Saturday, February 18, 2012

Dick Anthony Williams, RIP

With everything going on this week, the death of venerable character actor Dick Anthony Williams on Feb 15 kind of slipped under the radar. Had it not been for the post on the page of FB friend, actor Erik Todd Dellums, I probably would have missed it entirely.

The Chicago-born actor and two-time Tony nominee died at 73. At 6' 7" and possessing a coolly-slung baritone, Williams played judges, district attorneys, radicals, preachers, cops, criminals, doctors, federal agents throughout a 40 year film career. He was in Dog Day Afternoon, Edward Sissorhands and Mo Better Blues.

But Williams was in The Shield, The Jerk, The Deep, The X-Files, The Rapture, The Star Chamber, The Omen III, The Jeffersons, The Deep, The Anderson Tapes, The Lost Man.He was in episodes of Starsky & Hutch, Nanny & the Professor,  Law & Order, Ten Speed & Brown Shoe, Cagney & Lacey.

He played his characters cool, smart and with a knowing side-smile; he could show them thinking, rather than just reacting. And although he was rarely the star of any of these vehicles--which is a sin in its own right--Williams could be counted on to deliver an unforgettable performance. Even as a pimp Pretty Tony in The Mack, the brother could bring the heat:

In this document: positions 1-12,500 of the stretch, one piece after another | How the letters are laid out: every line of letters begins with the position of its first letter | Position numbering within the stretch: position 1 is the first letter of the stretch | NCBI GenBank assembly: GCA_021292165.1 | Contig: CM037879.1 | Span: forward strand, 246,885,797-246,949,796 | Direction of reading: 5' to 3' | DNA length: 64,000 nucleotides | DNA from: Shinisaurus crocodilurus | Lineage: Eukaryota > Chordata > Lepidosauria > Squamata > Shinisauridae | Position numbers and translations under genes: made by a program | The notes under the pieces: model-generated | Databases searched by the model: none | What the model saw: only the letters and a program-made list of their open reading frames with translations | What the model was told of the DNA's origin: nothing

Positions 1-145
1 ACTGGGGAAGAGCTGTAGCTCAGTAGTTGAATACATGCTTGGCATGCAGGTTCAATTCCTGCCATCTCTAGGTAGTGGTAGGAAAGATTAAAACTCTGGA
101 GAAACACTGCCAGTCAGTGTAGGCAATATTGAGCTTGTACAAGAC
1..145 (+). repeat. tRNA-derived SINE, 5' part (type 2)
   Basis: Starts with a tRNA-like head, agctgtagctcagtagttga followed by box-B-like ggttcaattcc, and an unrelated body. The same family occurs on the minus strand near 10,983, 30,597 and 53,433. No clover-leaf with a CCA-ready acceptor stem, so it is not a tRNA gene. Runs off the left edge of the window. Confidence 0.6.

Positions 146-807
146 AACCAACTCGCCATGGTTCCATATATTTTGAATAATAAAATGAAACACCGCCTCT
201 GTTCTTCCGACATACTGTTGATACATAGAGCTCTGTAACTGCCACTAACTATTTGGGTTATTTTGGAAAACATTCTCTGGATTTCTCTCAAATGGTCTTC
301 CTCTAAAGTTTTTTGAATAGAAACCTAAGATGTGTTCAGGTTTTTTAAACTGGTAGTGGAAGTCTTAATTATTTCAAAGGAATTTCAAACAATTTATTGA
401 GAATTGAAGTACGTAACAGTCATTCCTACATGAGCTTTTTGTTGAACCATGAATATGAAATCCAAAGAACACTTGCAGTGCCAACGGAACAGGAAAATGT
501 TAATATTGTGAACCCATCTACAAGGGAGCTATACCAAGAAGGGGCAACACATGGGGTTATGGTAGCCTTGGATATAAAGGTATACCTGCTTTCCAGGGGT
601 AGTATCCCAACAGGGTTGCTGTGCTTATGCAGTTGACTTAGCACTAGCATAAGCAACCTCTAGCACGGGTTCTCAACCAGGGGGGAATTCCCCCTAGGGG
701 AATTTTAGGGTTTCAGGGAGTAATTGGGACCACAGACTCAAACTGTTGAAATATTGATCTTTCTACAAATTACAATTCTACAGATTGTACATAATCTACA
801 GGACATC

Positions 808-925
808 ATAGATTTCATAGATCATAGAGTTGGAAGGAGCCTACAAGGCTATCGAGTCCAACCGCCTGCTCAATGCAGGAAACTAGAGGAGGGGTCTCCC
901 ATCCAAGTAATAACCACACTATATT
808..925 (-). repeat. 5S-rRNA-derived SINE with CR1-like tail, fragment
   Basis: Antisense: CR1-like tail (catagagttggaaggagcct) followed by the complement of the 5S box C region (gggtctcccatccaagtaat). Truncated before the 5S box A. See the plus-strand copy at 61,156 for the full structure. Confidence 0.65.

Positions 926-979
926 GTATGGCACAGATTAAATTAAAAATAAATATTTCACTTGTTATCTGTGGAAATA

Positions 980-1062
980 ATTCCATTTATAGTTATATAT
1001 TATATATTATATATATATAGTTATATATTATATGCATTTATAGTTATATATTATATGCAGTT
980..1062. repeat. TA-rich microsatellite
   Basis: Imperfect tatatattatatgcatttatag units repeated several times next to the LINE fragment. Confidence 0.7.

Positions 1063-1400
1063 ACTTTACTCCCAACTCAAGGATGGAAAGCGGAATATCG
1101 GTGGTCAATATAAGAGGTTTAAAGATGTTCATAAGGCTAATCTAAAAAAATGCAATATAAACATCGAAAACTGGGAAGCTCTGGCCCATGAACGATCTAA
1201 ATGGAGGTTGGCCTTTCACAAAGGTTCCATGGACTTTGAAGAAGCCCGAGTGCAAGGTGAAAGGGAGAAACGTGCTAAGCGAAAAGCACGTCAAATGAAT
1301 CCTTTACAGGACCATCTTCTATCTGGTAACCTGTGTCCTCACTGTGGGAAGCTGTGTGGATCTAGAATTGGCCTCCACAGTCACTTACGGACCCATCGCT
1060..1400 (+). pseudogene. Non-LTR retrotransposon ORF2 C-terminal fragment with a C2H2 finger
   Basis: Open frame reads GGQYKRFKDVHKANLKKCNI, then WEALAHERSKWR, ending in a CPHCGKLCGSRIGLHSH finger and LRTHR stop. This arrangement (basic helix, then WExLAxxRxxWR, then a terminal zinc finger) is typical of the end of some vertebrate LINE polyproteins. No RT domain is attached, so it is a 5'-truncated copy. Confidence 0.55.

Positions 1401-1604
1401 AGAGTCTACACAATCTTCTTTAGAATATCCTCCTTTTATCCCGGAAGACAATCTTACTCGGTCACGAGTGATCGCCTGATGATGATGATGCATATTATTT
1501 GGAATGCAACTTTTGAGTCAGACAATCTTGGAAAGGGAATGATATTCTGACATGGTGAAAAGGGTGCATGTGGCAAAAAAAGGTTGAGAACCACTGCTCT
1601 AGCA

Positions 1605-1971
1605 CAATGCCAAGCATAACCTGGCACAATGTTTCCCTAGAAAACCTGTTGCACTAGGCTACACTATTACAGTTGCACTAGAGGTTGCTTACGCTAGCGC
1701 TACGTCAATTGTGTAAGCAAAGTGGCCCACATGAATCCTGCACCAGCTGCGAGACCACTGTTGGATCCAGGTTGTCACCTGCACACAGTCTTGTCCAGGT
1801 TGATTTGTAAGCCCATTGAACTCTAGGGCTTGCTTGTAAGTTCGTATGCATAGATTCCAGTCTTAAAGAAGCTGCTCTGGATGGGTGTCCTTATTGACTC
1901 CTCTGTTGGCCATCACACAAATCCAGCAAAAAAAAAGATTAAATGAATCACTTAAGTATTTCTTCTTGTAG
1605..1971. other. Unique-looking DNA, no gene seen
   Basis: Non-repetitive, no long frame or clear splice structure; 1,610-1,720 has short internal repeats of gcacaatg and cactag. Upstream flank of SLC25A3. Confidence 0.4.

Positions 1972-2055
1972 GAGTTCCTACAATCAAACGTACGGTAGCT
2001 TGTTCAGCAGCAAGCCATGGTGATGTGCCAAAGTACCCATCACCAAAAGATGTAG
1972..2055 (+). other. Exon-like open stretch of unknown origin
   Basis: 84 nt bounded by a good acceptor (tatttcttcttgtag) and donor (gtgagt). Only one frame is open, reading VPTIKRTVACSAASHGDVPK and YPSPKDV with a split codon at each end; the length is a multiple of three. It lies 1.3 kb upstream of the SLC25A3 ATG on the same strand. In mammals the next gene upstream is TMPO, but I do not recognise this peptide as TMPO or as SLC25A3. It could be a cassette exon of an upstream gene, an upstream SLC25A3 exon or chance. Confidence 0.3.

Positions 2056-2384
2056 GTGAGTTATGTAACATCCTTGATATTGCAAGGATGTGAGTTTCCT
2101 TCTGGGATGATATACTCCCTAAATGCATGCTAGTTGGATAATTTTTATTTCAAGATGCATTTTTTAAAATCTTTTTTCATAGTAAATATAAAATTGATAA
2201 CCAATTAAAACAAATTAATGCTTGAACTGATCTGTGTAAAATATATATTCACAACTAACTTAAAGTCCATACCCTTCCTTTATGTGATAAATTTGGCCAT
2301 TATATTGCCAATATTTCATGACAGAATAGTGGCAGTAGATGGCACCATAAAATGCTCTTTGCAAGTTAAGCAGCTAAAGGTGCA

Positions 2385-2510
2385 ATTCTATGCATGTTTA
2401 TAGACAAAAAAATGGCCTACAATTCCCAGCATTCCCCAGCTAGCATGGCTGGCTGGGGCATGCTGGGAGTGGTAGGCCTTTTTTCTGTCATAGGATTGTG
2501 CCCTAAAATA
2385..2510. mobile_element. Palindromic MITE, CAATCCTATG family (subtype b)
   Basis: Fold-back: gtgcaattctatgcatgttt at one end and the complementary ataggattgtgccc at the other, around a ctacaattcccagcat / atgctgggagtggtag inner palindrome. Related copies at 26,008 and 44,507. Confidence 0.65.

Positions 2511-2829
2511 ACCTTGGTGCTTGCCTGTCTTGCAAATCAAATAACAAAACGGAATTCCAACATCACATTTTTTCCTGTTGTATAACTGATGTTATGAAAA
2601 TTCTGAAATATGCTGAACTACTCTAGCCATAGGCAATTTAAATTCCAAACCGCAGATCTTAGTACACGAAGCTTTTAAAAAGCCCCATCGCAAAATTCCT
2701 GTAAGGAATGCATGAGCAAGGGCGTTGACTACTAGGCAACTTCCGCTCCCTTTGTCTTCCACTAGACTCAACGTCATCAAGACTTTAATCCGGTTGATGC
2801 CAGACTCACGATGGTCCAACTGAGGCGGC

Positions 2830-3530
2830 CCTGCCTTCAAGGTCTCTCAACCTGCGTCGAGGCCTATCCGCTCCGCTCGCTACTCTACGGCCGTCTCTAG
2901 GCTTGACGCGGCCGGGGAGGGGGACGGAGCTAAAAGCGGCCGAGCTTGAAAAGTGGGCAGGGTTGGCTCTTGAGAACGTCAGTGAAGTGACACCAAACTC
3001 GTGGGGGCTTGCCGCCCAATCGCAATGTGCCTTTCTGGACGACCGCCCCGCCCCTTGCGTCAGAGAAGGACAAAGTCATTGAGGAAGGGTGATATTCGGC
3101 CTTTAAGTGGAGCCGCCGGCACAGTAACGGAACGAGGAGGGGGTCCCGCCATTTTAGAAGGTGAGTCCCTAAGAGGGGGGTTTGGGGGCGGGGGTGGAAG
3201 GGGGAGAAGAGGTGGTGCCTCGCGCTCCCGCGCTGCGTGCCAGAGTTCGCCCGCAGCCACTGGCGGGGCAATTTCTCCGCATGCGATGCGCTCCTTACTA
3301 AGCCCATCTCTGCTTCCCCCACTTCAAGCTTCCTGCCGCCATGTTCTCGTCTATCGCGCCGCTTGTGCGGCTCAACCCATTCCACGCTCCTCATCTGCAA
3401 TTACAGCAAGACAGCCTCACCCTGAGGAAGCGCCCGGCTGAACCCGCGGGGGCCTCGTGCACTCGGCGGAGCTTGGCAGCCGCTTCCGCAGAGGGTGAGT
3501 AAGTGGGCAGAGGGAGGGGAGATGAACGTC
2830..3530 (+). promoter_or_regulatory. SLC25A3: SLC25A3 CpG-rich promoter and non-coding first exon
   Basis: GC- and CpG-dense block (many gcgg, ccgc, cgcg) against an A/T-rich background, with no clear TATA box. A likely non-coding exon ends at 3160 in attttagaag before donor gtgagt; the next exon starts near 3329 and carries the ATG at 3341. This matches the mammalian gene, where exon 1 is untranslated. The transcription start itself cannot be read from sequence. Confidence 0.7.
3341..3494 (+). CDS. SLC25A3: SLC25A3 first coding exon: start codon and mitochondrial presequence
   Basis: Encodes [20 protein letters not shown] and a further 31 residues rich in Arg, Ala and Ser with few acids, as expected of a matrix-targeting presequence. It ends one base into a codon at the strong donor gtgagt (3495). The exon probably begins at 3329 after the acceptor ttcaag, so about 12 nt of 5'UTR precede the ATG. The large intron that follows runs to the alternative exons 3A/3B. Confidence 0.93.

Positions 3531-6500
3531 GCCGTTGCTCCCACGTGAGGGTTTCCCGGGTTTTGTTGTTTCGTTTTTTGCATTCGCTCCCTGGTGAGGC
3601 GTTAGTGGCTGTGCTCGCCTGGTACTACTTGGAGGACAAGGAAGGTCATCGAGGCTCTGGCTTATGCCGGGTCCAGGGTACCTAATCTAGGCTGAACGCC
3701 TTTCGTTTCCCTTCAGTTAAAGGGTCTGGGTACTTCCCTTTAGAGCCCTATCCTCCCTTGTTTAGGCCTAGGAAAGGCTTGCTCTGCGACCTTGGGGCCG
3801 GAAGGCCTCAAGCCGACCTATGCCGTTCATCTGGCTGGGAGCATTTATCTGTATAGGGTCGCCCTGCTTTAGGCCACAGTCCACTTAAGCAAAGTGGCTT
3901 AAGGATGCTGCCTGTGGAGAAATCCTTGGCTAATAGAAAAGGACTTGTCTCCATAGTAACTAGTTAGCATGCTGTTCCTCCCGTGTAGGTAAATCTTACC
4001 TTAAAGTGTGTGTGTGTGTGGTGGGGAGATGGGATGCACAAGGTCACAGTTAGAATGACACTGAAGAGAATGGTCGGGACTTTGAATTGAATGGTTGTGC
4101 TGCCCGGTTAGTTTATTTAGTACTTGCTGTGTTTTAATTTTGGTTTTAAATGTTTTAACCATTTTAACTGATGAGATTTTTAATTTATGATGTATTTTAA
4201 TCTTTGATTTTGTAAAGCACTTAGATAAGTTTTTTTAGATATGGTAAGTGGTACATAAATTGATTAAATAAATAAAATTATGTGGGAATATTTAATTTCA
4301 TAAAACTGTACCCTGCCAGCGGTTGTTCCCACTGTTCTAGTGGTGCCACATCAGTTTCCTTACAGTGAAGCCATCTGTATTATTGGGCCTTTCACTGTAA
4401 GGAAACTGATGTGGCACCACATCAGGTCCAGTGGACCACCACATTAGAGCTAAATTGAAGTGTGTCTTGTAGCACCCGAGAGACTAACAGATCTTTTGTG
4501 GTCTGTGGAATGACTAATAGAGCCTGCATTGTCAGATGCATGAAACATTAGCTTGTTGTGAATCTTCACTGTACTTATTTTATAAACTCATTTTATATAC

Here is an early role in the seldom-seen 1968 movie Up Tight! In an amazing scene that features a constellation of black talented actors including Raymond St. Jacques, Frank Silvera, Janet MacLachlin, Williams--sitting the almost the farthest from the camera, no less--is just devastating:
I wish I could find a clip to show you, but Williams' Malcolm X in the 1989 American Playhouse broadcast of The Meeting is every bit as good as Denzel Washington's more widely seen portrayal in Malcolm X.


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